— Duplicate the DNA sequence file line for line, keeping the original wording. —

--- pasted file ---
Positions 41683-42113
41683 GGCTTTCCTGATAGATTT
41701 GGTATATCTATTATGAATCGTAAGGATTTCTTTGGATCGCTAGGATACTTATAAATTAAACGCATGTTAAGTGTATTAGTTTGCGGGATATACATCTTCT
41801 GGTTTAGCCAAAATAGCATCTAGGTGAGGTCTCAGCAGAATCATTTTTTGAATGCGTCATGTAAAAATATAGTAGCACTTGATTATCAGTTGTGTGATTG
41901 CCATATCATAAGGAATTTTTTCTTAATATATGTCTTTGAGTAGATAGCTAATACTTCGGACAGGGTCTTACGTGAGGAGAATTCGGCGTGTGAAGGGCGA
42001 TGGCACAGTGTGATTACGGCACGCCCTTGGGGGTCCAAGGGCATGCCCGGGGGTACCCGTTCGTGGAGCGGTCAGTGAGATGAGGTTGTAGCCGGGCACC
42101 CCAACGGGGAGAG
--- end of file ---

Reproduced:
Positions 41683-42113
41683 GGCTTTCCTGATAGATTT
41701 GGTATATCTATTATGAATCGTAAGGATTTCTTTGGATCGCTAGGATACTTATAAATTAAACGCATGTTAAGTGTATTAGTTTGCGGGATATACATCTTCT
41801 GGTTTAGCCAAAATAGCATCTAGGTGAGGTCTCAGCAGAATCATTTTTTGAATGCGTCATGTAAAAATATAGTAGCACTTGATTATCAGTTGTGTGATTG
41901 CCATATCATAAGGAATTTTTTCTTAATATATGTCTTTGAGTAGATAGCTAATACTTCGGACAGGGTCTTACGTGAGGAGAATTCGGCGTGTGAAGGGCGA
42001 TGGCACAGTGTGATTACGGCACGCCCTTGGGGGTCCAAGGGCATGCCCGGGGGTACCCGTTCGTGGAGCGGTCAGTGAGATGAGGTTGTAGCCGGGCACC
42101 CCAACGGGGAGAG